Videogame Licensing Boundaries Stretch Across Devices
The lines between videogames and films, TV and streaming series, licensed apparel, and other products have long been blurring.
But what is increasingly clear is that as boundaries are further stretching across cloud-based services and games are designed to be played on a variety of devices, the audience for videogames is rapidly broadening.
That’s something that hasn’t gone unnoticed by brands as they seek to deepen ties with Gen Z and Millennial consumers, many of whom spend more leisure time on games than any other form of entertainment. Younger gamers are proving partial to in-game social experiences as well as user-generated content, and with that comes more licensing opportunities.
For example, food brands frequently consumed by gamers have found a home on console, PC and mobile platforms. Ferrero’s Butterfinger candy brand launched a promotion last month offering exclusive in-game PUBG mobile content with the purchase of two candy bars or a bag of minis. And that was after Butterfinger had a similar in-game deal in 2020 for Square Enix’s “Final Fantasy VII” title.
On the hardware side, videogame accessories supplier Hyperkin signed a licensing deal with Kraft Heinz (Oscar Mayer, Kool-Aid, Macaroni & Cheese) earlier this year to produce snack brand-related products. And there’s Mars Retail Group, which licensed free-to-play games publisher Tilting Point for an M&M’s branded mobile title.
Gaming is a lucrative market. U.S. revenue is forecast to surpass $50.5 billion in revenue in 2022, trailed closely by China ($50.2 billion), according to research firm New Zoo. The global market is expected to grow to $203 billion by 2024, New Zoo said. And the continued embrace of licensing for videogames—something that was once eschewed by software developers—was evident at the recent Licensing Expo where several companies including Ubisoft, Riot Games, Warhammer, Xbox (via Beanstalk), and Sega took booth space.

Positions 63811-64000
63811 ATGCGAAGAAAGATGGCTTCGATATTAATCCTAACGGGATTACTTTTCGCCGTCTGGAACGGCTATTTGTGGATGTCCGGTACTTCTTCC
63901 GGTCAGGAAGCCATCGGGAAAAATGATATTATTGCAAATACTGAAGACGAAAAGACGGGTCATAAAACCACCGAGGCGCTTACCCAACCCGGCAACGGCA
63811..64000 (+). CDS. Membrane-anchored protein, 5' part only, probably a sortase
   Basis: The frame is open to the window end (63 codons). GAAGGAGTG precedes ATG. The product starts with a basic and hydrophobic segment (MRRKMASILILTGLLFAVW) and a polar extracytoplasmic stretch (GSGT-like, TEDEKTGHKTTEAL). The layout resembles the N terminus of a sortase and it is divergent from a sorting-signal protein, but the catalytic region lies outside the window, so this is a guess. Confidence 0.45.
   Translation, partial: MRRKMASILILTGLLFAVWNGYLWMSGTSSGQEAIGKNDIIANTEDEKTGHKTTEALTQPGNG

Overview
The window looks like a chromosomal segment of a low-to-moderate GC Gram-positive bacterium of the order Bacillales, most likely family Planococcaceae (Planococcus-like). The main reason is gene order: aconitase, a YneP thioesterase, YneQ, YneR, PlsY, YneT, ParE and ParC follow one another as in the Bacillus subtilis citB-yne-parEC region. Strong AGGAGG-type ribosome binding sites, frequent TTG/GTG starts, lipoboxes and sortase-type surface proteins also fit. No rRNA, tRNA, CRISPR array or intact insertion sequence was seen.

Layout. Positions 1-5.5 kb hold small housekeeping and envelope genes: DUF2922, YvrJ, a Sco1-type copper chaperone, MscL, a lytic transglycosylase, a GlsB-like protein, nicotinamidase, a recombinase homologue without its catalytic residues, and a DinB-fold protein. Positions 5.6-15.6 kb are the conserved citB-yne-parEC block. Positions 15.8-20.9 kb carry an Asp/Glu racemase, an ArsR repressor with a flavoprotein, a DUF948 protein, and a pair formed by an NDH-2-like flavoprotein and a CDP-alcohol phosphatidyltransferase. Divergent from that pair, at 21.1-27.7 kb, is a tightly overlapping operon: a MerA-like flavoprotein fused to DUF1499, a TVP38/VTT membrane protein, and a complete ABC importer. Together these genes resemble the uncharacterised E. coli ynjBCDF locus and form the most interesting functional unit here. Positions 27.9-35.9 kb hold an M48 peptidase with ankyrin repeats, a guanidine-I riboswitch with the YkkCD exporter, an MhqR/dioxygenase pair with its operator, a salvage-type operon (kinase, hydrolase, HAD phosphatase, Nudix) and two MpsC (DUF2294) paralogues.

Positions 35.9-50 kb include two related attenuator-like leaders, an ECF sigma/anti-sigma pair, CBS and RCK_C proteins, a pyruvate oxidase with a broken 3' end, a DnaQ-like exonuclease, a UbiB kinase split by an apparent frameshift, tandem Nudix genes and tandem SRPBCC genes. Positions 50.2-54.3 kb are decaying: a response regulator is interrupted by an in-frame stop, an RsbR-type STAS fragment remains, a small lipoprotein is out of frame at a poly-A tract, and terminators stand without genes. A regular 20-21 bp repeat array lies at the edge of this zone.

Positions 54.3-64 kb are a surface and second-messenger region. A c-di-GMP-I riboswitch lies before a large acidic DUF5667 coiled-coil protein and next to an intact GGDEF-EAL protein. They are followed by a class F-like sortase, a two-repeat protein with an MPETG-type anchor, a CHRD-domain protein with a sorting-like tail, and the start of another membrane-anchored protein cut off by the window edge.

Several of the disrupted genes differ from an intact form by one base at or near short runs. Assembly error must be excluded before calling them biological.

The videogame licensing business is also likely to benefit as titles are increasingly developed for cross-platform play and no longer limited to a console, PC or mobile device, but rather a combination of all three. A recent example is Epic Rights’ “Fall Guy,” which launched last August for Sony PlayStation and PC and will add Xbox, Nintendo Switch, and the Epic Games Store on June 21 along with licensed products from Moose Toys and others.
Cloud-based gaming services like Google’s Stadia, Nvidia’s GE Force Now, and Sony’s PlayStation Plus Premium are increasing serving to extend gaming’s reach. And then there’s Microsoft’s Xbox Cloud Gaming, which claimed earlier this year that 10 million people had streamed games over the service since its launch in 2019. That’s in addition to the Xbox Game Pass, which itself had 25 million subscribers through January, up from 18 million a year earlier.
“Cloud-based gaming is very, very important,” Christopher Capossela, chief marketing officer at Microsoft, said at a Jefferies Software Conference last week. “When you think about gaming, content, safe communities, and the cloud, that’s a recipe for putting the gamer at the center. The days of somebody sort of playing alone in their basement are kind of over.”